No Molesté

1984

I’m a junior in high school. My father, a professional musician, has brought home a drum kit, an electric piano, and an electric guitar and practice amp to see if his sons might be interested in any of it. We were.

My dad may have regretted bringing all of that home, and ultimately nothing came of it (because my parents were too nice to push us to the point where we might have done something), but we definitely had some fun jamming. My brother, Eric, still plays the piano part from one of those jams/songs every time we sit down at the piano.

  1. No Molesté Ray Toler 4:20

Also 1984

We’re in the middle of 80s music, awash in synthesizers, and I am fascinated with them. I knew almost nothing about them, but I loved them all the same. And every time I went to the Radio Shack in town, they had this little synthesizer on display. It was a little over two octaves and had some knobs and toggles… I didn’t know what I was doing, but I’d always beg a pair of headphones from the clerk and noodle on it for a length of time somewhere between “not long enough” and “the clerk is glaring at me.”

I now know that the synthesizer was a Realistic Concertmate MG-1. But before you discount it, thinking it just some low-budget Radio Shack project kit synthesizer, this thing was made by Moog. Yes, that Moog. The same Moog that fueled the funk, that started Wendy Carlos on her way, that was in the kit of every prog rock and synthpop band that could afford one. That Moog.

There was this guy at school, Brian Haught. He was a band geek, and I think I remember him having red hair. He and I were casual acquaintances, not unfriendly, we just kind of moved in different circles. But one day he told me he had a synthesizer and asked if I wanted to come over some time. I did. I definitely did. I vaguely remember that he had some other gear, but all I could see was that synthesizer. I don’t remember the jam, if there was one, but I do remember that synth.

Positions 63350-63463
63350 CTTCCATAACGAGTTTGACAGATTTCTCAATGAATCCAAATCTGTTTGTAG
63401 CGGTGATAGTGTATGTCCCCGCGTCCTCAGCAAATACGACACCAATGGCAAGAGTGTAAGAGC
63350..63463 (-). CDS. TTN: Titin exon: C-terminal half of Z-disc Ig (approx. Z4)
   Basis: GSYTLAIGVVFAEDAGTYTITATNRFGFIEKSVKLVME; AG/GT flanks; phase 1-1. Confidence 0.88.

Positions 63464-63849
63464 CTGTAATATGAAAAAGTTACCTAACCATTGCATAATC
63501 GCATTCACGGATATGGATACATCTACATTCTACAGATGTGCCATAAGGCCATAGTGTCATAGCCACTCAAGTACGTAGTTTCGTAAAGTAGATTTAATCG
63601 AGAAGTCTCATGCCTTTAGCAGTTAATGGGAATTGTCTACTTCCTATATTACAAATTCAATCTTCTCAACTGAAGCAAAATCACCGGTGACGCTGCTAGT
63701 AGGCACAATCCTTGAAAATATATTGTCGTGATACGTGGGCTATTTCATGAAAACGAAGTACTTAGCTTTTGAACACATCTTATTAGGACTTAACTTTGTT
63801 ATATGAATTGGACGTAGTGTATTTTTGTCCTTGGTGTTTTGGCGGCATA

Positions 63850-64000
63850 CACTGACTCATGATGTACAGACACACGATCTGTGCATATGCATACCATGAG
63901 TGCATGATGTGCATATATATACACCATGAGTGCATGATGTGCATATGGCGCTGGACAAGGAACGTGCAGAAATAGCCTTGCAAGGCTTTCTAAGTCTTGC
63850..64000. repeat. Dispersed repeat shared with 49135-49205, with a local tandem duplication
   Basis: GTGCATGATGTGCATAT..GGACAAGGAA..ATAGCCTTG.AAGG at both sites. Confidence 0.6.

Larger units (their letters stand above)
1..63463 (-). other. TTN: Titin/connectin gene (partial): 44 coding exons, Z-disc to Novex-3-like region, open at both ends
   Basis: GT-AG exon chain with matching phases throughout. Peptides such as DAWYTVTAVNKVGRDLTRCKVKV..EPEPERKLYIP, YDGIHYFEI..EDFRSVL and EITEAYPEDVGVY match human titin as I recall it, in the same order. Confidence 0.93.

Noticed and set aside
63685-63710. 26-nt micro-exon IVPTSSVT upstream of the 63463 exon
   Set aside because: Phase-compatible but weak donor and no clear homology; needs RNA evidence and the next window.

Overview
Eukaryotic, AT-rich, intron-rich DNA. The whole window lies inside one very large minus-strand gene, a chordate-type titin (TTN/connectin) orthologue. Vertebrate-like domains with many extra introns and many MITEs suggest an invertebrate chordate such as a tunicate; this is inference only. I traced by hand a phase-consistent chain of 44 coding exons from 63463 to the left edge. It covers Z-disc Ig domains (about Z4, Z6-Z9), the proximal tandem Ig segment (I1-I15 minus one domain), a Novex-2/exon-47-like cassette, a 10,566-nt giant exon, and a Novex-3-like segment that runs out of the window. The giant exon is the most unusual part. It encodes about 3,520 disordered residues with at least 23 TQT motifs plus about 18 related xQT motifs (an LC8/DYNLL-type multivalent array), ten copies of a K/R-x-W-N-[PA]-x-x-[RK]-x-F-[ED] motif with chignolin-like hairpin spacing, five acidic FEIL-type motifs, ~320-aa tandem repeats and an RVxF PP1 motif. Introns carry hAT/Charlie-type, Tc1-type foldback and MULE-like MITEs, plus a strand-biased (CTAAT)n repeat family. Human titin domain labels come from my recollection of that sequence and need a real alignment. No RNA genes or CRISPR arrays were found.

2022

Sitting down at the DAW, I decided to start with software. Scanning over the various plugins, I’m putting a little emphasis on things I haven’t used on a track yet, mostly holiday sales pickups. Then I see it. The Cherry Audio Surrealistic MG-1 Plus. Plus! TO THE MAX!

I’m not sure I’ve even opened this one yet, but as soon as the GUI popped up, I was whisked through that laser-light time tunnel from the movie The Final Countdown to Brian Haught’s house. And it was time to jam.

At first, I didn’t even see the presets menu, I just started dialing in sounds, just like I would have in 1984. I found a fun wah-wah sound, and quickly recorded it. Then I went to find some drums. I first went to XO, and found a pretty cool loop. Ok, let’s get that in now. Not bad. But not entirely right either. I need a real drummer and real drums. Surely I have some of that somewhere…

Superior Drummer 3 is probably the current high-water mark for acoustic drum libraries and programming, but I keep waiting for it to go on sale and it keeps waiting for me to break down and buy it at full price. What it doesn’t know, though, and what I haven’t told anyone, is that I was actually one of the winners in Spitfire Audio’s Black Friday Tombola drawing. That was a good day. One of the libraries that was included in my prize is a drum loop library called The Grange. It features three drummers you might have heard of, Roger Taylor (Queen), Chad Smith (Red Hot Chili Peppers), and Andy Gangadeen (Massive Attack), all playing in the living room of Headley Grange in the UK.

You may not have heard of Headley Grange, but you have heard Headley Grange. It’s a nice British house where this band called Led Zeppelin did a lot of recording, including the iconic drums from “When the Levee Breaks.” Yeah, that’s Headley Grange.

Happy Valentine’s Day

Not a whole lot to say about this one. It was a fast-and-furious approach. The fact that it took several hours to record is only because I spent 90% of the time just playing and jamming. This is a stellar example of a track that I would put together, play with for an evening, then delete. Until, that is, I struck a bargain with Mary in 1997 or 1998.

We were in a small apartment in Santa Clara, CA. Two bedrooms, two baths. $3,000 a month. Silicon Valley, you suck. My studio was the smaller bedroom, a 10 x 10 box, right next to the living room and the TV. Mary and I were only about three years into our marriage and still working out the rules and routines that couples end up drafting.

One particular evening, I was deep into song writing when Mary opened the door, asked me a question, then another, then we started talking, and I completely lost whatever it was that had been in my head, leading to one of my temper tantrums (see yesterday’s entry for more on this phenomenon). I was angry because the door was shut and she just barged in and completely derailed my creativity. At some point, she noted that it didn’t really matter anyway. That’s uncharacteristically blunt and mean for Mary, but she was justified.